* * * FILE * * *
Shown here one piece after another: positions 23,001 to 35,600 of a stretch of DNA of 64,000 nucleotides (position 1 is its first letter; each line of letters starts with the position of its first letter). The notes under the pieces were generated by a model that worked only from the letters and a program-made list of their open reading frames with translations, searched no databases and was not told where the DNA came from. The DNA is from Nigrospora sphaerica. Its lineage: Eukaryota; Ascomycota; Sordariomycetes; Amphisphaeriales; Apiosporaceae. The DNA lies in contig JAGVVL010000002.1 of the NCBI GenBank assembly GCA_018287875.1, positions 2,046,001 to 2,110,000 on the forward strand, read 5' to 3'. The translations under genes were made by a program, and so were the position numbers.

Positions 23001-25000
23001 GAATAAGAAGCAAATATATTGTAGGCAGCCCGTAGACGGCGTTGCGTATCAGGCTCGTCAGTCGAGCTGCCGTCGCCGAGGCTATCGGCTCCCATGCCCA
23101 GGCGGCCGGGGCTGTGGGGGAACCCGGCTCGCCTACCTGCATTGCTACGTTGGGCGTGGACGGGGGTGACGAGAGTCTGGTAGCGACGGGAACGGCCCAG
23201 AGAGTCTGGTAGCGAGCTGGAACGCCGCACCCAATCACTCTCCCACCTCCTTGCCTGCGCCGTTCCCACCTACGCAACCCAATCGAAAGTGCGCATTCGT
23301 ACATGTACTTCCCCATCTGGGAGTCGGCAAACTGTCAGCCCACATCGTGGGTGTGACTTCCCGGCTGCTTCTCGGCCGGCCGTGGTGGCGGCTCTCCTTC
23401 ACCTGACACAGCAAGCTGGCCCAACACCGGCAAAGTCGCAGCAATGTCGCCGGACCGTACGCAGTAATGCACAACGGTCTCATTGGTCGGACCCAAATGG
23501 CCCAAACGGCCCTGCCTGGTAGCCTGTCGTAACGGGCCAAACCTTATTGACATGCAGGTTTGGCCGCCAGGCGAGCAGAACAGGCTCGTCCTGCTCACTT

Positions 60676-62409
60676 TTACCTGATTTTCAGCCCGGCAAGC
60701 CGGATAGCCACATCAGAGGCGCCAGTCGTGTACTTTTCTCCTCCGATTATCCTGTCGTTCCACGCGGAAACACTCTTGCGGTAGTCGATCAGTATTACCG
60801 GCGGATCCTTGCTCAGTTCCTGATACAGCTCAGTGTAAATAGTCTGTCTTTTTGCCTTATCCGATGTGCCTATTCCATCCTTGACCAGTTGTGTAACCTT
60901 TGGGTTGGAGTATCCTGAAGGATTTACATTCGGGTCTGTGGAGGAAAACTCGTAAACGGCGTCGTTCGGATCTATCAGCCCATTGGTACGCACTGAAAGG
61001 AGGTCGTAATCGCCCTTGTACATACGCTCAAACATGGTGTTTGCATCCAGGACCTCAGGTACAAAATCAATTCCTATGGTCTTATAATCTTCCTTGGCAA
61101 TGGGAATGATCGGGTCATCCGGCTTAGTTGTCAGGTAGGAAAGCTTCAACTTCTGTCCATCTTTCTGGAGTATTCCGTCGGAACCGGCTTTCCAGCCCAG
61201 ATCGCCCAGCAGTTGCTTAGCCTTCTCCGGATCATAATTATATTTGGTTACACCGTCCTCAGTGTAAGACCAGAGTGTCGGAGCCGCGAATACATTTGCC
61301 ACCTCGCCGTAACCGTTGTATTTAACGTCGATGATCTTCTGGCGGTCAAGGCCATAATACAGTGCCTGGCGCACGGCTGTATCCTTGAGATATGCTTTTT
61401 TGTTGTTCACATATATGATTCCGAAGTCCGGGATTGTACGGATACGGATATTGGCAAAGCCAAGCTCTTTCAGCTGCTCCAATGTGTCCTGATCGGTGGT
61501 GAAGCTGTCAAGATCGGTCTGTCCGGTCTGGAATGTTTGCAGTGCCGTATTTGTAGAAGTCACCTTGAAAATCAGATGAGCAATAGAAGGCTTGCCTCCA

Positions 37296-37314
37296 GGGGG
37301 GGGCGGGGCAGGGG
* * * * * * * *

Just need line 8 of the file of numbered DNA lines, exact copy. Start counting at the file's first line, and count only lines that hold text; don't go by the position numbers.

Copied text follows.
23501 CCCAAACGGCCCTGCCTGGTAGCCTGTCGTAACGGGCCAAACCTTATTGACATGCAGGTTTGGCCGCCAGGCGAGCAGAACAGGCTCGTCCTGCTCACTT